Of course, the teacher also must provide feedback and critique, so make sure yours is based on clear quality criteria and arrives in a timely fashion. That latter point can be tricky; if 35 rough drafts arrive on your desk all at once it’s going to take some time to review them. Peer critique can help lighten the load, and so can the use of other adults acting as project mentors and experts. Also consider setting staggered checkpoint dates for different student teams.
3. Did students have enough time to revise and polish their work?
Sometimes lower-than-hoped-for quality is simply a matter of time – as in, not enough of it. Especially the first time you conduct a project, it’s easy to overlook how long it might take students to create high-quality products, whether it’s writing, live presentations, or multimedia and digital products. After they get all that helpful feedback, they're going to need time to reflect and act on it and revise their work.
Maybe it’s hard to imagine adding another few days to your project calendar. The need to “cover” content frequently causes a tension in PBL. So you may have to weigh the trade-offs and make a choice: do I want the highest-quality work, or is there some other level I can accept? (A word of reassurance: the more you use PBL in your teaching, the better you’ll become at finding the sweet spot between time and quality.)
4. Did the project feel authentic enough to motivate students – did they care?
For many students, school assignments are more about getting them done than doing them well. That attitude may transfer to project work at first. But PBL is based on the belief that schooling should be different. A project should increase students’ motivation to learn and produce quality work because:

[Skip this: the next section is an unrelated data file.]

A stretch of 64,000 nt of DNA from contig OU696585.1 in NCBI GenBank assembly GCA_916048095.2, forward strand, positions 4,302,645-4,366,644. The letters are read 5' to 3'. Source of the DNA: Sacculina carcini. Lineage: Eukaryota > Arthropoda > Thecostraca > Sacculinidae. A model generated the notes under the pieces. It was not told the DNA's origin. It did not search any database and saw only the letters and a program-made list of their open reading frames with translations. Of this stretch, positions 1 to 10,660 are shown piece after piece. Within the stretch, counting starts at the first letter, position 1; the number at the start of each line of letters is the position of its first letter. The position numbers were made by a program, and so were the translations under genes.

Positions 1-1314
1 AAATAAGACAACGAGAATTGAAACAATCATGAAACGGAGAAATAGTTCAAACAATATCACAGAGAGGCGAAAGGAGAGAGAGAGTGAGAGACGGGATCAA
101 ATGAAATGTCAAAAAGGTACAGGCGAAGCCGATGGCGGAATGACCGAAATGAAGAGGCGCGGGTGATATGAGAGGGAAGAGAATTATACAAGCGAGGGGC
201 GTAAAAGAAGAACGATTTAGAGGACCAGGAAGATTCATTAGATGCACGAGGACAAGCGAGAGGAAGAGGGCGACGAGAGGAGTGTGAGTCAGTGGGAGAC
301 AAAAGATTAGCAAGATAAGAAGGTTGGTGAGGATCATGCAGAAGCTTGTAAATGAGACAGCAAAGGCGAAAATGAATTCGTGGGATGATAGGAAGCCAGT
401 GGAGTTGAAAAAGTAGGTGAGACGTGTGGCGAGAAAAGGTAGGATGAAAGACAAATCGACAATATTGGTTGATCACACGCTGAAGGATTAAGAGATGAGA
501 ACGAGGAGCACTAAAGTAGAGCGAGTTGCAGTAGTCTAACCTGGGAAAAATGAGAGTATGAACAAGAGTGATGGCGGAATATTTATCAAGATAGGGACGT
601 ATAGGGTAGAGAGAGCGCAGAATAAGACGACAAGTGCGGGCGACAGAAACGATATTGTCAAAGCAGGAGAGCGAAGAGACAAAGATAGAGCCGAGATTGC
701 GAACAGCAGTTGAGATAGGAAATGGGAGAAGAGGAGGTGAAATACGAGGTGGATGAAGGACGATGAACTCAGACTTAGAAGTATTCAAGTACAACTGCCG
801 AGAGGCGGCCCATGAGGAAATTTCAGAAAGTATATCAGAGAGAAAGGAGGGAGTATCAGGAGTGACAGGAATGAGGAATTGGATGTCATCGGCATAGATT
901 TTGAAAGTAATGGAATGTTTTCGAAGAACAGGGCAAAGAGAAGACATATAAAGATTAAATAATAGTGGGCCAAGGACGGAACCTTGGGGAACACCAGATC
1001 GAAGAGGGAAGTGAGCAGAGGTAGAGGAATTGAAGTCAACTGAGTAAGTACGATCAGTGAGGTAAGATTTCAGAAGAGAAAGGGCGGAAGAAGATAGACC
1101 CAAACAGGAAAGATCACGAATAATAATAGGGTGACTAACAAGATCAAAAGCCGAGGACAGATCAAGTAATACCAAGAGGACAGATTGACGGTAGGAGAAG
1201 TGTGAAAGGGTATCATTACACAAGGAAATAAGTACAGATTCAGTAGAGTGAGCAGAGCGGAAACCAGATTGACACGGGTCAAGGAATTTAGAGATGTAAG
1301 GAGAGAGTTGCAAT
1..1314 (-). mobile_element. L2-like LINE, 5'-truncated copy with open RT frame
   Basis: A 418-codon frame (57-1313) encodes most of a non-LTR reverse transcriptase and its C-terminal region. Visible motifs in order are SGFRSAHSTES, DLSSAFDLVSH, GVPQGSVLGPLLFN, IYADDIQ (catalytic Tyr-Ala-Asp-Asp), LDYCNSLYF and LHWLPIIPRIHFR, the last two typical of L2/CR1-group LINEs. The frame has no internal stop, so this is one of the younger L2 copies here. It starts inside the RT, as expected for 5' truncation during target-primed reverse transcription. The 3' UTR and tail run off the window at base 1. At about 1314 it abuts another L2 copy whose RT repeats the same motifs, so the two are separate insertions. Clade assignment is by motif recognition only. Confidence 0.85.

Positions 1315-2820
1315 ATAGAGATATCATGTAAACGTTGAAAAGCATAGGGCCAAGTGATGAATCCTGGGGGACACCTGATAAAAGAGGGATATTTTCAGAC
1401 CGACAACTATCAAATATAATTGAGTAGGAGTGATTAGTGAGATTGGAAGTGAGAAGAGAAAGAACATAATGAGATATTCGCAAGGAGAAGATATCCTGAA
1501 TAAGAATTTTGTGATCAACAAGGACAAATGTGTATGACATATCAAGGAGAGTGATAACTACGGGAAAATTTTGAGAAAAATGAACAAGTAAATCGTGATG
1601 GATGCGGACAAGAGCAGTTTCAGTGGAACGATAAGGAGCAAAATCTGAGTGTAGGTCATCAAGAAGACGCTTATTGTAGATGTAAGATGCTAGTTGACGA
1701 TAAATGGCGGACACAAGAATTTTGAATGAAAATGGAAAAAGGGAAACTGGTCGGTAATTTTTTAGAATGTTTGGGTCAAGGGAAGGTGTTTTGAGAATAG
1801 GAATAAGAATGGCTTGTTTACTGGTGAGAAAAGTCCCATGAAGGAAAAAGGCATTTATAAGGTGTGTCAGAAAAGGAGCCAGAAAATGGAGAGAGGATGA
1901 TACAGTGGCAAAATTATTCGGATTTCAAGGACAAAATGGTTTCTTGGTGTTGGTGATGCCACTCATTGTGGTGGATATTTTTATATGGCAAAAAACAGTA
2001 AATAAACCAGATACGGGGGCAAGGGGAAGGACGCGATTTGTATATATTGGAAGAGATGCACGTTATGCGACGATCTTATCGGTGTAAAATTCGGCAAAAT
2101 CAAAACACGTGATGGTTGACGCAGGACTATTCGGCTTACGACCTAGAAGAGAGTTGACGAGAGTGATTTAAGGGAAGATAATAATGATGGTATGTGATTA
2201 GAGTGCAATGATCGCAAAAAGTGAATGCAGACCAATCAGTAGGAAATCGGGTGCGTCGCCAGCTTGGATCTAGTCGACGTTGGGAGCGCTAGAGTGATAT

5. Does my classroom – and my school – cultivate a culture of quality?
In addition to the above, there’s a less tangible but very important aspect to getting students to do high-quality work: culture. Through the stated and unstated beliefs promoted by adults, and the structures and rituals of a classroom – or more effectively, throughout a school – students get the message: we do good work here.
If you ever get a chance to visit High Tech High or one of its sister schools in San Diego, the first thing you might notice is the student work displayed all over the building – works of art, pieces of writing, inventions demonstrating understanding of science. That’s part of a culture of quality in a classroom and school; excellence is celebrated and on display, on walls, in hallways, on websites, at public events. Portfolios are used to collect student work and exhibition nights share it with parents and the community.
Another way to make the message of quality concrete is to arrive at a shared understanding of and commitment to high standards across classrooms, departments, and grade levels. Teachers should engage in professional development in which they examine student work together and discuss how to improve it in a project. Adopt the same PBL rubrics whenever possible, such as those describing a quality demonstration of the 21st century competencies of critical thinking, collaboration, communication, and creativity.
Talk as a school staff about how to promote commonly-held classroom norms that encourage students to take risks, be persistent, value feedback, and expect much of themselves and their peers. As Ron Berger says in his seminal book, An Ethic of Excellence: Building a Culture of Craftsmanship with Students (Heinemann 2003), “when students expect excellence out of each other and hold each other to high standards, you’d be amazed what can happen in a school.” For more of Ron’s thoughts on how and why schools should focus on quality over quantity, see his essay “Beautiful Work” at bie.org.
Hangout with BIE: Guiding Students to High Quality Work
John Larmer and Dayna Laur talk about how teachers can help guide students to produce high quality work.